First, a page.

·        
Firstly, company loses on a talent and
thus costs incurred on them are a waste.

·        
Secondly it employees a new employee and
thus needs to incur costs on them.

The highest rate of Attrition tends to be
among those who have recently joined a business. Longer?serving employees are more likely to stay,
mainly because they become used to the work and the business and have an
established relationship with those around them.

Attrition is an important parameter
indicating the overall health of any industry or an establishment in terms of
wages, industrial relations, working conditions and other welfare facilities
provided by the employers to the workers. Higher rate of attrition indicates
lack of stability in the labor force, which in turn, may not be considered to
be conducive to the productivity of labor. For higher productivity of labor, it
is essential that labor force remains stable over a period of time.

Reasons for attrition
Attrition does not happen for one or two reasons. The reason are various behind
leaving an organization & any attempt to find one comprehensive explanation
for this phenomenon would be futile. Though the rising attrition within
industries is a well-discussed topic but very few HR executives have been able
to pinpoint the ‘exact’ reason for this growing trend. It comes no surprise to
many that money is an important factor but what besides this, there are several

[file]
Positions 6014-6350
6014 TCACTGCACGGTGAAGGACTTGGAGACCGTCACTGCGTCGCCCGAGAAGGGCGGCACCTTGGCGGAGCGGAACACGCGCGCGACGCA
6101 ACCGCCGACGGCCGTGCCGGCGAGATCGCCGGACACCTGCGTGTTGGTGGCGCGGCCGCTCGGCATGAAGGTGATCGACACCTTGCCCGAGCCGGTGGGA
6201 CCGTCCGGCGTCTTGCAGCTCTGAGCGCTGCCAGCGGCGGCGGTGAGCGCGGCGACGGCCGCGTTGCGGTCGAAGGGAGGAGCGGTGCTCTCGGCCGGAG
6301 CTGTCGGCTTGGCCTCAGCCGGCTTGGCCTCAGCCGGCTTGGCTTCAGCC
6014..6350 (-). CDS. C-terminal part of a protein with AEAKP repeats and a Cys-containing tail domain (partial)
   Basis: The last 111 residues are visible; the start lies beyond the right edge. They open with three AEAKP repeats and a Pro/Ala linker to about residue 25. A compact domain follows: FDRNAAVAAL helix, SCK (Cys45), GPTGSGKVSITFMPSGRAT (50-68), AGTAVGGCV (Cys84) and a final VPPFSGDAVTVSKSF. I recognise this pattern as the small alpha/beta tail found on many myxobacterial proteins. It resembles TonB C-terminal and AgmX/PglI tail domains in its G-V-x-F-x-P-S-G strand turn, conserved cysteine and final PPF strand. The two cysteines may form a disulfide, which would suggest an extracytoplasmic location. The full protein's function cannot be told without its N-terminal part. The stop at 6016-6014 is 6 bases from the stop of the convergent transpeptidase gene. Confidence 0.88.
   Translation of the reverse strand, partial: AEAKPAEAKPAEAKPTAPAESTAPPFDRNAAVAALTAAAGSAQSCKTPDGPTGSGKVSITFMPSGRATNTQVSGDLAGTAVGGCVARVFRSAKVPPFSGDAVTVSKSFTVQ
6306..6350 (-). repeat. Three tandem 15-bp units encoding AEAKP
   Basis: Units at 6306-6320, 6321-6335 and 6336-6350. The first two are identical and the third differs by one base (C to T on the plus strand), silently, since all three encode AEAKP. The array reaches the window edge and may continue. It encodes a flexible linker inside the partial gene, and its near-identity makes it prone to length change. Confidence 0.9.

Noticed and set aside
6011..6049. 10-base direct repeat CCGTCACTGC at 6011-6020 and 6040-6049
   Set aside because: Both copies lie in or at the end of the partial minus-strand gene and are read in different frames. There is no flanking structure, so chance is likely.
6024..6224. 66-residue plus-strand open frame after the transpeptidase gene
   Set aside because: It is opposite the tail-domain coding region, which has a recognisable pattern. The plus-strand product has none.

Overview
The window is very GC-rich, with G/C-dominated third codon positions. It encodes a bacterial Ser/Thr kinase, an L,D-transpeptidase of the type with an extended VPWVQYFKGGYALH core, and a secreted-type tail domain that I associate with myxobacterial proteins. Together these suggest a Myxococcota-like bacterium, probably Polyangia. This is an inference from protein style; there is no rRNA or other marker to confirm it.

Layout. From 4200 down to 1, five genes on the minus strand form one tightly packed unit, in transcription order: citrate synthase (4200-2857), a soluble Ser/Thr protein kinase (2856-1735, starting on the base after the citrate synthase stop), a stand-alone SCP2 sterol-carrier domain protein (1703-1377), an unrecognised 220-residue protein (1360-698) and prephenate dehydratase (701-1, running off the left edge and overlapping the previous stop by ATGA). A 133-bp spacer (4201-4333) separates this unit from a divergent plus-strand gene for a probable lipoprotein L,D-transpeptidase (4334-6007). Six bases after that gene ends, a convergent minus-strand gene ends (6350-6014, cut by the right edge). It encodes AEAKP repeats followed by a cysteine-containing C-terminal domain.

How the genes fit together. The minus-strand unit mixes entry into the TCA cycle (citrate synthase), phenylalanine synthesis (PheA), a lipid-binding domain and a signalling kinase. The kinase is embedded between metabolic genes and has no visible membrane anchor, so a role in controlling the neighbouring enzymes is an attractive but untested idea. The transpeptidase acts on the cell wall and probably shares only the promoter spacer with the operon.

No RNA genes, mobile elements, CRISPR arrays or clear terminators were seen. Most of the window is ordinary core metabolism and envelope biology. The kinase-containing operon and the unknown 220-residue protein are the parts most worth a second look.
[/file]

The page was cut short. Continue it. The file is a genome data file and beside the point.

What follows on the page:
factors that influence an employee’s decision to leave.

Those days are gone when salary was the sole motivator for an
employee to leave an organization. According to a survey there are three main
reasons that are followed by other common reason:

·        
Bad work culture

·        
Relocation

·        
Job insecurity

·        
No social or family life

·        
Target pressure

·        
 Better
salary

·        
Better job opportunity

 

Common
reasons experienced by HR manager are discussed here:               

*Mismatch of job profile.
*Job stress and work-life imbalances
*Odd working hours/Early morning-night shifts
*Job hopping                                                                                                          
*Lack of authority provided to accomplish ones task                                           
*Monotony of job

 

The list can be endless but the reason why employees leave
the organization vary according to the nature of the business.

Therefore it’s very challenging task for an HR expert to cope
up with this situation and retain talent with an organization.

Consequences of
attrition

Positive
consequences

·        
Infuses New blood

·        
New ideas, creativity , innovation

·        
Restructing sections or departments.

·        
Displacement of poor performers

·        
Healthy competition

 

Negative
consequences

·        
Loss of key skills, knowledge & business
relationship

·        
Productivity , profitability & creativity may
diminish

·        
Significant operational disruption

·        
Employee dissatisfaction & loss of moral

Associated cost
with high Attrition:

The tangible costs of employee
attrition would be the cost of training
new employees, the recruitment and selection costs, adjustment time,
possible product and/or service quality problems,
costs of agency workers/ temporary staff, the cost of training, the cost of
loss productivity, the cost of lost knowledge and the cost of the